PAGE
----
Efforts to preserve the Hilltop as open space began in earnest in the early 1980s. By that time, Essex County had wound down its use of the Essex Mountain Sanatorium for tuberculosis treatment (an antibiotic discovered during WWII made patient sequestration unnecessary), and subsequent attempts to re-use the sanatorium buildings as an extension of the Essex County Hospital (e.g., Turning Point program for drug addiction) and nearby fallow fields as a composting site for leaf collection, were not feasible long-term. At that time the County began considering development proposals for the 335-acre property, which had significant real estate value as the highest point in Essex County with a clear view of the New York City skyline.

A group of concerned local citizens formed the Save the Mountains Committee in 1980, and spent the next two decades fighting a series of development proposals (e.g., a hotel & conference center, a golf course, an extended-care nursing home, condominiums) and gathering public support for turning the Hilltop into a park. Their efforts included:

Signature Drive to Preserve Hilltop (Credit: NJ Star-Ledger November 7, 1995)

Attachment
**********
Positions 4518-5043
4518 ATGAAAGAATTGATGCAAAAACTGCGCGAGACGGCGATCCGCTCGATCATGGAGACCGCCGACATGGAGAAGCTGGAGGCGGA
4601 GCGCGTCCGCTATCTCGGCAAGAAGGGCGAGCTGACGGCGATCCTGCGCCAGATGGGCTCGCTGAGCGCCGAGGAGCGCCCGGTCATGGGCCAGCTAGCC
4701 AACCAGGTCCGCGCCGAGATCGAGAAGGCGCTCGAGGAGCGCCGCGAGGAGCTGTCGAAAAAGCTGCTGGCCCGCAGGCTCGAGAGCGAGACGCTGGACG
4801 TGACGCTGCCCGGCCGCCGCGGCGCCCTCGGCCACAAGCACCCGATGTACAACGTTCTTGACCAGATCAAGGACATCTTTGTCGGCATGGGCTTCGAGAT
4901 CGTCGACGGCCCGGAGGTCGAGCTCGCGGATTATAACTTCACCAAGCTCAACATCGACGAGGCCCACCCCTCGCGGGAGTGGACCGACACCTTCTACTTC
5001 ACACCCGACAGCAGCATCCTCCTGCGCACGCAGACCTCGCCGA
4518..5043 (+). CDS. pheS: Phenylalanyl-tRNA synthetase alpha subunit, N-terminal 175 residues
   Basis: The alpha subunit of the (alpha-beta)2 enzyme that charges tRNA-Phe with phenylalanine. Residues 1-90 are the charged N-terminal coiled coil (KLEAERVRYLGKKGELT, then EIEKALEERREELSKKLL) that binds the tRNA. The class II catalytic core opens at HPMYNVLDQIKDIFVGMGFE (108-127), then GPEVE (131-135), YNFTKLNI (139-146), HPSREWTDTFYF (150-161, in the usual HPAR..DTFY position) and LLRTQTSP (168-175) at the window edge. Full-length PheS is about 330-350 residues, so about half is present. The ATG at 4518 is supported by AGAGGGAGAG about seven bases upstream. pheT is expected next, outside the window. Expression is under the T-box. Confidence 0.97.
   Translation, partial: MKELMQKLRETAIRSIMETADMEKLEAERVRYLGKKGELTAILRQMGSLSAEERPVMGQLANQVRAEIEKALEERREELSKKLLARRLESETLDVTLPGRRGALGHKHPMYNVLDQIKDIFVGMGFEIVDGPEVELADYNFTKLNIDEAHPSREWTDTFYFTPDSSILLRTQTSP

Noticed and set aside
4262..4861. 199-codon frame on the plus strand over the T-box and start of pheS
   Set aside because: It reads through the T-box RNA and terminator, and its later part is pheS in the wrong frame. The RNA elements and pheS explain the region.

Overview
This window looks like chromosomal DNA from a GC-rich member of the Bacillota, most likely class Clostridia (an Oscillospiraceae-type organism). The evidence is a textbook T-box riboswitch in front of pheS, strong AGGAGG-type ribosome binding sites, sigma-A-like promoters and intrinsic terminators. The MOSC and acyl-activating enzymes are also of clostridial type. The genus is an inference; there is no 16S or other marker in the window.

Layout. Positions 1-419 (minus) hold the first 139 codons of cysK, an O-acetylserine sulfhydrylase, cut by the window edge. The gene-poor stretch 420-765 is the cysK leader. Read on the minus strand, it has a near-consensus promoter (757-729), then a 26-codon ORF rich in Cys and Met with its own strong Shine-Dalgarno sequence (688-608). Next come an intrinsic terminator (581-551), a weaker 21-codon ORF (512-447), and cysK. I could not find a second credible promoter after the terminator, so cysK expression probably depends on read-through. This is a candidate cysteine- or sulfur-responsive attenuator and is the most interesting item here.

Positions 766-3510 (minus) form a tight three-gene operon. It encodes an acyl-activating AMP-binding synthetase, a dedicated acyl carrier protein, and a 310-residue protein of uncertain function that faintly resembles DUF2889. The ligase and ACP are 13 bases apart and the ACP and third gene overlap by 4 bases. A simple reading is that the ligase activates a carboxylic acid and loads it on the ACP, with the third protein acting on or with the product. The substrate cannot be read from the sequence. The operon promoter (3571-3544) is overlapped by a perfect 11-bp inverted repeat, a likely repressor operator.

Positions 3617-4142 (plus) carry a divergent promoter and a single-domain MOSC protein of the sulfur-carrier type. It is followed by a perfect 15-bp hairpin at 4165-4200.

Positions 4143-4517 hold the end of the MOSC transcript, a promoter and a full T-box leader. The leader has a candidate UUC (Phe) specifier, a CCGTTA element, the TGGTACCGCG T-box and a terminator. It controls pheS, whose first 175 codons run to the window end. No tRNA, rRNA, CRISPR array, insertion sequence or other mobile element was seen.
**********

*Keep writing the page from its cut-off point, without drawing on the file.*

• Sponsoring a Verona town council referendum
  • Commissioning ecological impact studies
  • Writing / calling / making in-person visits to state and municipal representatives
  • Hosting community gatherings and nature walks
  • Attending and speaking out at public hearings
  • Authoring local newspaper columns and letters to the editor
  • Supporting a 12,000+ signature petition to then-New Jersey Governor Christine Todd Whitman

It was a long, but eventually successful, campaign. In 2001 and 2002, Essex County obtained Green Acres funding to purchase and set aside 240 acres of the Hilltop as passive-use parkland, and sold the remaining 95 acres to developers for housing in Verona, Caldwell and North Caldwell. On May 30, 2002, the Hilltop Reservation was officially dedicated and opened to the public. More acreage was added in 2003 after development plans for nearby land were finalized, bringing the Hilltop Reservation to a total of 284 acres (see trails map).

Today, the Hilltop Reservation is a nature preserve permanently dedicated to passive-use recreation and conservation purposes.